As I feared, the economy has stalled.
Friday's jobs report for April was even more disappointing than March. Employers added only 115,000 new jobs, down from March's number (the Bureau of Labor Statistics revised the March number upward to 154,000, but it's still abysmal relative to what's needed). At least 125,000 new jobs are necessary each month just to keep up with an expanding population of working-age people.
That means the hole is getting even deeper.
Most observers pay attention to the official rate of unemployment, which edged down to 8.1 percent in April from 8.2 percent in March. That may sound like progress, but it's not. The unemployment rate dropped because more people dropped out of the labor force, too discouraged to look for work. The household survey, from which the rate is calculated, counts as "unemployed" only people who are actively looking for work. If you stop looking because the job scene looks hopeless for you, you're no longer counted.
In the winter months -- December, January, and February -- hiring had seemed to pick up, averaging over 250,000 new jobs per month. Then the mini-surge stopped. The simplest explanation is that the mild winter across much of the United States gave an unusual boost to hiring then, leading to a correction by the spring.
Most of the job gains in April were in lower-wage industries -- retail stores, restaurants, and temporary-help. That means average wages continue to drop, adjusted for inflation -- continuing their long-term decline. Most of the new jobs that have been added to the U.S. economy during this recovery have paid less than the jobs that were lost during the downturn.
What does all this mean? Together with other recent data showing slower economic growth during the first quarter of this year, it's safe to say the economy has stalled.
This is bad news for millions of Americans, and it's bad news for Obama and the Democrats. Voters don't pay much attention to the economy in an election year until after Labor Day, so it's not necessarily a huge help to Romney and the Republicans.
But it's a bad political omen nonetheless. That's because no set of policies between now and Election Day are likely to boost the economy. To the contrary, government at all levels continues to contract, acting as a fiscal drag when government needs to be doing the exact reverse -- boosting the economy through additional spending.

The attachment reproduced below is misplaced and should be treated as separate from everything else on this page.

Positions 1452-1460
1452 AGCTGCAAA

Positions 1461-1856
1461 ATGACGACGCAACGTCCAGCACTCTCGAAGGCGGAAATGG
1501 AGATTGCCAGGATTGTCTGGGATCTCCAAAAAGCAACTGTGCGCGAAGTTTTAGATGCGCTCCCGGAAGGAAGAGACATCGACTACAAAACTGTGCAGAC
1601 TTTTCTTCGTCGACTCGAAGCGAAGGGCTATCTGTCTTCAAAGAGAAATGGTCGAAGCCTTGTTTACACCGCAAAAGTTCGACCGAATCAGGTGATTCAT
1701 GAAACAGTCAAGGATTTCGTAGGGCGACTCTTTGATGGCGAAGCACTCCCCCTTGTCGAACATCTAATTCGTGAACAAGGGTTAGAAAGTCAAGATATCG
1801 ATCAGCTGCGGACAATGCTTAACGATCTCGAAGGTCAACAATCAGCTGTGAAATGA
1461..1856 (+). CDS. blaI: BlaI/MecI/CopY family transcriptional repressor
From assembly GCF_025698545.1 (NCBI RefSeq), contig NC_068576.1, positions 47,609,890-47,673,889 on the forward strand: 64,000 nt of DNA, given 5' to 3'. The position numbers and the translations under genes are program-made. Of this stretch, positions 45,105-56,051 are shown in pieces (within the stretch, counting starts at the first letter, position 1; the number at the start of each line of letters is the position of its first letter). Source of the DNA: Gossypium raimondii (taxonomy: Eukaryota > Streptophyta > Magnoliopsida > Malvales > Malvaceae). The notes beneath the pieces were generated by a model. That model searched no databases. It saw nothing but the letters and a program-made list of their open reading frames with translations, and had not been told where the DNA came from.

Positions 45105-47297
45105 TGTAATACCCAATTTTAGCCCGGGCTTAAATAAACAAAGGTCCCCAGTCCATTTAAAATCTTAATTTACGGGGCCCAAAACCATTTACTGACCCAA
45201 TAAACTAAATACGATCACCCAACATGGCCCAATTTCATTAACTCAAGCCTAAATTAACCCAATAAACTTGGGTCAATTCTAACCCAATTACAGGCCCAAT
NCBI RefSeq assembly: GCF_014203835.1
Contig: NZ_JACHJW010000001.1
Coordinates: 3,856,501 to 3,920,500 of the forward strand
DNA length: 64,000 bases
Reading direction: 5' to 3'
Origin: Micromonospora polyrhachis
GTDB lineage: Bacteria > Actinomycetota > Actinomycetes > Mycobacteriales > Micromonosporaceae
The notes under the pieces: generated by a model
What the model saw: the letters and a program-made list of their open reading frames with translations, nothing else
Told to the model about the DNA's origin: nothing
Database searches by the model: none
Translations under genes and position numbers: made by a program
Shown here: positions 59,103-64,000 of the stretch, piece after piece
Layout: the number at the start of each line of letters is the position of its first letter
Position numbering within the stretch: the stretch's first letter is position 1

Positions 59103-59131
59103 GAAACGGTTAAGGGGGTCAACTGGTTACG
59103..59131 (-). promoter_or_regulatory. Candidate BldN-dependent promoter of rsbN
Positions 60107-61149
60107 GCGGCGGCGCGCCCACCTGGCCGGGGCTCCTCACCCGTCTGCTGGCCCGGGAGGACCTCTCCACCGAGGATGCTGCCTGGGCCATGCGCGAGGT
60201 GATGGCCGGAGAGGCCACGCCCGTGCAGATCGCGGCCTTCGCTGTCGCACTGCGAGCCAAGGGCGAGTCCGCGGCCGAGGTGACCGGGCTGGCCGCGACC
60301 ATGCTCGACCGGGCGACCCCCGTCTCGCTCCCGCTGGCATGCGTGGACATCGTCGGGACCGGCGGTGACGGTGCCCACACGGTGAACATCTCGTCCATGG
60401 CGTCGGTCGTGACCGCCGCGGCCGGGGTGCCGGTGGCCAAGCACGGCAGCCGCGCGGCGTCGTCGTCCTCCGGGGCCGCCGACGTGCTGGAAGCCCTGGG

Widening inequality is the underlying culprit here. As long as almost all the gains from economic growth continue to go to the top, the vast middle class doesn't have the purchasing power to boost the economy on its own. And rich Americans spend a much smaller portion of their incomes than does the vast middle class. Their marginal satisfaction from additional spending falls off. The second yacht isn't nearly as much fun as the first.
Get it? We've still got a terrible cyclical problem -- we can't get out of the gravitational pull of the Great Recession.
But the underlying problem is structural, and it's been growing for decades. The structural problem of stagnant or declining real incomes for most people, and soaring income and wealth at the top, was masked during the boom years when the middle class could turn their homes into piggy banks and extract home-equity loans or refinance. But the mask came off in 2008 as home values plummeted.
There's no way to put the mask back on. We've got to face the truth.
ROBERT B. REICH, Chancellor's Professor of Public Policy at the University of California at Berkeley, was Secretary of Labor in the Clinton administration. Time Magazine named him one of the ten most effective cabinet secretaries of the last century. He has written thirteen books, including the best sellers "Aftershock" and "The Work of Nations." His latest is an e-book, "Beyond Outrage." He is also a founding editor of the American Prospect magazine and chairman of Common Cause.
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